And the poem unfolds towards a series of questions about identity ("Can I be my father's son / Without being my father?") and an ending stanza that puts front and center the melancholy of race:
But is it still a family
When the son cannot speak
The mother tongue of the father?


Of all the poems on the collection, the one that caught my attention the most was a long abecedarian about oral sex. Each letter of the alphabet lends itself to a word that heads up a short prose poem. The narrative structure shuttles back and forth between exploring the biblical story of Adam and Even from the perspective of why God did not create Adam to be capable of autofellatio and the speaker's confession of his desire for receiving oral sex and how he had forced his first girlfriend to give him a blow job. There is a bit of uneasiness in the speaker's reflections, suggestions of rape in the way he describes the girlfriend's reluctance in the stanza titled "No." The idea of a biblical loss of innocence and the appearance of snake-formed Lucifer suffuses the speaker's personal narrative, and the idea of the speaker's lack of reciprocity comes full circle in a suggestion that Eve's temptation by the snake was in the promise of oral sex for her in the snake's waving tongue.

Majmudar is also Ohio's Poet Laureate for 2016, and I'm fascinated by poets who are poet laureates because of the educational and celebratory aspect of that role. In general, poet laureates put on programs to engage their communities with poetry (writing, reading, performing....). And it is especially interesting for me to think about Asian American poets who have taken on this role as Ishle Park did in Queens, New York, and Janice Mirikitani in San Francisco, California. The role carries with it a number of interesting qualities--publicness, representation, and pedagogical, for example--that give a particular valence to the poetry celebrated in each poet's selection. I'm also curious how poet laureates get selected--whether appointed by an individual or committee or if there is some kind of open competition with applications--and what kinds of criteria the selectors use.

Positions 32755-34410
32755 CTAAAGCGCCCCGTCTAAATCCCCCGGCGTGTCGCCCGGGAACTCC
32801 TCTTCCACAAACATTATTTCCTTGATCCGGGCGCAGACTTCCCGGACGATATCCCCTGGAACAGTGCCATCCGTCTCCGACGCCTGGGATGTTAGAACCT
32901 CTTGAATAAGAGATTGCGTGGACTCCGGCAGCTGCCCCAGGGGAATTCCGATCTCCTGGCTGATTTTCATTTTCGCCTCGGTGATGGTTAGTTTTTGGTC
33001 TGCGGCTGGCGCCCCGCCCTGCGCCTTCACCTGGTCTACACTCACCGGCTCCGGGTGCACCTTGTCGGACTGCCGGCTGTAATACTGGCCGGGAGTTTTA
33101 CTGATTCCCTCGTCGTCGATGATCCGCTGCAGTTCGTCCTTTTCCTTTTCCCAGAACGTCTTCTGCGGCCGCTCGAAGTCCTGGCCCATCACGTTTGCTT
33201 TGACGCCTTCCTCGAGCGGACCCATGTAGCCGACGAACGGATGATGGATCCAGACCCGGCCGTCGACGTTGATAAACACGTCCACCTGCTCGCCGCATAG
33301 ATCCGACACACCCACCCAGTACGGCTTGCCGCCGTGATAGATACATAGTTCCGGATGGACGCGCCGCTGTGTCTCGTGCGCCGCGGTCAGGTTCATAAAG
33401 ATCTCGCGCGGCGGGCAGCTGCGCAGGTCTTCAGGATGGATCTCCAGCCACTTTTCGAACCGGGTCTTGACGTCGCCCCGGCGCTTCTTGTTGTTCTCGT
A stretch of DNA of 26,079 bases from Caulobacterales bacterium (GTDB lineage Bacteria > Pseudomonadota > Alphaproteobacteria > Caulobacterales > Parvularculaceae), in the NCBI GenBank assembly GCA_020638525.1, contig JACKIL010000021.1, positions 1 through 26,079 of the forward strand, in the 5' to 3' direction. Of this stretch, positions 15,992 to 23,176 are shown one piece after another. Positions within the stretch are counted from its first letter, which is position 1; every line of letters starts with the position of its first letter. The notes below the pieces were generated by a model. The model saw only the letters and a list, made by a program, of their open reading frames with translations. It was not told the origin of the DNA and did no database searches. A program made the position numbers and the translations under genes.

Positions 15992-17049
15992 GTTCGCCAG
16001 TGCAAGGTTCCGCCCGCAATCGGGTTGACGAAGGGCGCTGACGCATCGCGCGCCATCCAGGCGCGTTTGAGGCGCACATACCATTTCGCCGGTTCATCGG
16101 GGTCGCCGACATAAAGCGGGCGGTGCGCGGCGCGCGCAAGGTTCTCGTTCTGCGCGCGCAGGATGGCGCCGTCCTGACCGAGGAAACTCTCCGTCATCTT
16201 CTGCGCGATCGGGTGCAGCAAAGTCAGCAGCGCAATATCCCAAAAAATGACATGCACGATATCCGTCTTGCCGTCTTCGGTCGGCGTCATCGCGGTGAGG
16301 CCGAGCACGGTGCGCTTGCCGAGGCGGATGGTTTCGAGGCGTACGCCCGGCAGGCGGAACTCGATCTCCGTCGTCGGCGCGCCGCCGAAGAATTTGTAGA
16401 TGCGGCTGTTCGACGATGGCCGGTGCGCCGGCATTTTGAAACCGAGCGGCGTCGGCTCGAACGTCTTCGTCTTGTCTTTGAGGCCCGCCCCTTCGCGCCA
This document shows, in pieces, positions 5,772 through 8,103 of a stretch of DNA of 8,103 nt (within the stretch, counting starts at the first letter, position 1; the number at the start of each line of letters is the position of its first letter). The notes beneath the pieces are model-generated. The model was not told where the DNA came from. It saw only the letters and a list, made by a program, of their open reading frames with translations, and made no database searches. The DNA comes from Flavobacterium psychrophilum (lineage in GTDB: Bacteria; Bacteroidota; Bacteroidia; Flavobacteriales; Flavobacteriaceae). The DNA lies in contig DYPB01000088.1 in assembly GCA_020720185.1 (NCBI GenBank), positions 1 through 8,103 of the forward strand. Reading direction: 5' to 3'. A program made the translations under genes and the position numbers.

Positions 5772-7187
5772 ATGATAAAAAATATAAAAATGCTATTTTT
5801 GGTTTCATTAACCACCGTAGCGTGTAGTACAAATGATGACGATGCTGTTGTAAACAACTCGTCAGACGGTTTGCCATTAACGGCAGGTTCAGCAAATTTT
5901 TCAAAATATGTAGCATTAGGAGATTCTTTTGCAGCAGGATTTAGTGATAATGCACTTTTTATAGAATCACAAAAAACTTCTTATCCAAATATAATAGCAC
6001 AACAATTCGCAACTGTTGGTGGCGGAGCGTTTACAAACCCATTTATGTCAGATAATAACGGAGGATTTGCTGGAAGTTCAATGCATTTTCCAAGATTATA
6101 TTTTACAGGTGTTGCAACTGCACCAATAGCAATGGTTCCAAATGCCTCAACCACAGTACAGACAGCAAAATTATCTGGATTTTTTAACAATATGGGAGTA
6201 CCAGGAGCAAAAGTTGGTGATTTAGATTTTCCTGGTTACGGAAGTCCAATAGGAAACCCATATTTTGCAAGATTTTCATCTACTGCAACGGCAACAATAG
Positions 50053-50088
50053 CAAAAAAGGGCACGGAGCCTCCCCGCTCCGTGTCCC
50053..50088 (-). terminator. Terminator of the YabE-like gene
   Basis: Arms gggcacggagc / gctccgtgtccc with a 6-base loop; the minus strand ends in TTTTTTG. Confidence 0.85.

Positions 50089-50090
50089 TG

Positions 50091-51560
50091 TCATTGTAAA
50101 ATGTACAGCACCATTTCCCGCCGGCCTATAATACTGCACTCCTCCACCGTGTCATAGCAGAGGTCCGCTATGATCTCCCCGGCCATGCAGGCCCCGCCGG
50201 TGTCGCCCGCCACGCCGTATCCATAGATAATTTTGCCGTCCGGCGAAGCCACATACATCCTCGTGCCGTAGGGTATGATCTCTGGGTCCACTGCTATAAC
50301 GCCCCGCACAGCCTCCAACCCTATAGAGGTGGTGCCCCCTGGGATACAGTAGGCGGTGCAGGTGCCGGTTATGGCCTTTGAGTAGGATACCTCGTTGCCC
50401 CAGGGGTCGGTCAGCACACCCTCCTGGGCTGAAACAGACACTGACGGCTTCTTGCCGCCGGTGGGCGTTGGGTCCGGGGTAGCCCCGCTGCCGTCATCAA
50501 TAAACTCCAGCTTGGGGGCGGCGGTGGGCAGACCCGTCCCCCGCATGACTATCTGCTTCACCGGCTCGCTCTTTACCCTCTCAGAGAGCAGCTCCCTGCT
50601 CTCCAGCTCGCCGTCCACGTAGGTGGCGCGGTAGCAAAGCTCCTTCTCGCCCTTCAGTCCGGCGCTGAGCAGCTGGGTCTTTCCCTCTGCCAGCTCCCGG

stephenhongsohn has reviewed Majmudar's previous novels and poetry collections:
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Viet Thanh Nguyen's Nothing Ever Dies: Vietnam and the Memory of War

In Nothing Ever Dies: Vietnam and the Memory of War (Harvard University Press, 2016) Viet Thanh Nguyen considers the cultural work of war memories and develops an argument about the ethics of remembering and forgetting that focuses on recognizing the inhumanity in Self and Other. Nguyen explores a few cultural forms such as novels, films, visual art, video games, memoirs, and memorials as well as the infrastructures that support the production, consumption, and circulation of such forms (MFA programs, museums, etc.). Ultimately, the book is a form of cultural criticism that also weaves in and out of philosophical discussions of ethics, and Nguyen cites and discusses a range of political philosophers on concepts of memory and war.